• More Than $375 Billion in Small Business Relief:  Provides more than $375 billion in small business relief, including $349 billion for forgivable loans to small businesses to pay their employees and keep them on the payroll; $17 billion for debt relief for current and new SBA borrowers; and $10 billion in immediate disaster grants. 
  • Approximately $200 Billion for Our Hospitals, Health Care Workers, and Health Research:  Provides an investment of about $200 billion in our hospitals, health systems, and health research, including expanding funding for the personal protective equipment desperately needed by our health care workers, including ventilators, n95 masks, gowns, gloves, etc.  
  • More Than $100 Billion in Additional Emergency Appropriations, Including the Following: 
    • Transit Agencies:  Provides $25 billion to transit agencies, which have all seen a drastic drop in revenues as social distancing has been implemented.  This funding is to be used to protect the jobs of the employees of the transit agencies, funding their paychecks during this public health emergency.  California will receive $3.7 billion under this program. 
    • HUD Emergency Solution Grants:  Provides $2 billion for HUD Emergency Solution Grants to states that will be distributed by formula. These grants are designed to address the impact of the coronavirus among individuals and families who are homeless or at risk of homelessness, and to support additional homeless assistance, prevention, and eviction prevention assistance.  Of this $2 billion, our state will receive $237 million.  In addition, the bill provides an additional $2 billion for these grants that will be allocated by HUD to the most hard-pressed areas.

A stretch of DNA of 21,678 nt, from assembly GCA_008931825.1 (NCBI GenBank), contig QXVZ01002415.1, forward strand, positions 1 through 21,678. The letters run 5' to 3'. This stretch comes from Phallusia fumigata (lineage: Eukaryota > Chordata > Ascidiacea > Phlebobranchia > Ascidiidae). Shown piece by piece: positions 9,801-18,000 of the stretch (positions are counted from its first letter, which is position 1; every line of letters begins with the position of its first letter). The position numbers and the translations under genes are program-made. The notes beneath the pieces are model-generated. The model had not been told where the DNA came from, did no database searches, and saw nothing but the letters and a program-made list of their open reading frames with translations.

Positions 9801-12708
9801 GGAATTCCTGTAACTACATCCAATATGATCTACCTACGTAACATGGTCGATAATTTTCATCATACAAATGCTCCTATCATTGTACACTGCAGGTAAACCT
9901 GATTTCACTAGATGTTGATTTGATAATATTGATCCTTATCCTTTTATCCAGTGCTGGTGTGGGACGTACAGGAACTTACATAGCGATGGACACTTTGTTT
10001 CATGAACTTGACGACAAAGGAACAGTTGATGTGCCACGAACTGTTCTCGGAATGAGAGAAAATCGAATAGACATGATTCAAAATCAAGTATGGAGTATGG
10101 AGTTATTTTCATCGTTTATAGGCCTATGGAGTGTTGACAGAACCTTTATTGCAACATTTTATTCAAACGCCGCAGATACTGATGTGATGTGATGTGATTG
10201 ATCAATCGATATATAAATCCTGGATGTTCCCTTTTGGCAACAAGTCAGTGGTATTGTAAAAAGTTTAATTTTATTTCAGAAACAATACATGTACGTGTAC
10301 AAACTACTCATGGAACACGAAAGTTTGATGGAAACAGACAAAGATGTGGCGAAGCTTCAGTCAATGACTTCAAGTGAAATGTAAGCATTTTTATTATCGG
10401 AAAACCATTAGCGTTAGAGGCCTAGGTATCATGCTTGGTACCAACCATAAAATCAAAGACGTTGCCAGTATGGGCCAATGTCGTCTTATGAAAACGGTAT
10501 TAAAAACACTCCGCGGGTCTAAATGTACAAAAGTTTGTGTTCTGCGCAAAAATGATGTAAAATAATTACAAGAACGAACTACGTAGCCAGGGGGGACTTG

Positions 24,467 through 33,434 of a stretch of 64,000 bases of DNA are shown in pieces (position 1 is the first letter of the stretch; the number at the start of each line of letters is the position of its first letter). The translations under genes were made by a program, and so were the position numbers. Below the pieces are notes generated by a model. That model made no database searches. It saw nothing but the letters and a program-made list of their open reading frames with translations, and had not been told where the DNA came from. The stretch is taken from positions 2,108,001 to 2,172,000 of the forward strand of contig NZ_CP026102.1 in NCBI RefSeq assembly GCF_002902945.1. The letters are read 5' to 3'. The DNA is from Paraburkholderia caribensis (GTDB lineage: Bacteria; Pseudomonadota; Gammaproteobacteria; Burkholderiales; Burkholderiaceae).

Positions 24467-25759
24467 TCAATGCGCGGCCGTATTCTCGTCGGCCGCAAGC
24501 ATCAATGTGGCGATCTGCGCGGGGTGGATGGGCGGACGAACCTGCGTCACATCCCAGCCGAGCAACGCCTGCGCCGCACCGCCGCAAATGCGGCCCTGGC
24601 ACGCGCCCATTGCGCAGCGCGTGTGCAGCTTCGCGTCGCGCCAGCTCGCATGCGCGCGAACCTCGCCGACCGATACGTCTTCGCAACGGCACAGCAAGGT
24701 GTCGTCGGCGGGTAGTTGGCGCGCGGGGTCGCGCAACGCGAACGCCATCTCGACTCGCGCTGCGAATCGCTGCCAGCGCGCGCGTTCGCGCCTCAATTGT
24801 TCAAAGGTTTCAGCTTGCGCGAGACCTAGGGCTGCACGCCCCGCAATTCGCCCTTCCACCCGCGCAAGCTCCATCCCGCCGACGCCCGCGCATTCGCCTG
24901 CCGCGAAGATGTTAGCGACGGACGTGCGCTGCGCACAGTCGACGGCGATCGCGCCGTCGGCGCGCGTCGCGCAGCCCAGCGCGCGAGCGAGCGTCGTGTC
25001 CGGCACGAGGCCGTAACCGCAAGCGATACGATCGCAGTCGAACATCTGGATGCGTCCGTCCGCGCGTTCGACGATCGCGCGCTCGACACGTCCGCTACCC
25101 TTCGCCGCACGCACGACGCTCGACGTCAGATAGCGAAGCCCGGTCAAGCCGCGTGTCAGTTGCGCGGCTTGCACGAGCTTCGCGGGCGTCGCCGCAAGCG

• Child Care and Development Block Grant:  Supports child care and early education by providing $3.5 billion for the Child Care and Development Block Grant.  Our state will receive $ 347 million under this emergency appropriation. 
    • Low-Income Home Energy Assistance Program (LIHEAP):  Provides $900 million to help low-income families pay their heating and cooling bills.  Our state will receive $74 million for this purpose during this public health emergency. 
    • Byrne-Justice Assistance Grant Program:  Provides $850 million for this program, giving additional support to state and local law enforcement agencies, thereby allowing them, for example, to obtain the personal protective equipment and other medical items they may need during this public health emergency.  Our state will receive $96 Million under this appropriation.
    • CDC Coronavirus State, Local and Tribal Grants Minimum Awards:  Provides about $750 million in CDC State, Local, and . Tribal Grants Minimum Awards to help agencies cope with the public health emergency.  The minimum award Los Angele is $20 million.  In addition, states can apply for additional funds above their minimum award, based on their needs. 
    • Election Assistance:  Provides $400 million for Election Assistance Grants for states to help prepare for the 2020 elections.  Coronavirus is already resulting in the postponement of some primaries and this funding can help states make voting safer for individuals.  Funding can be used, for example, to increase the ability to vote by mail, expand early voting, and expand online registration.  Our state will receive $36 million for these purposes.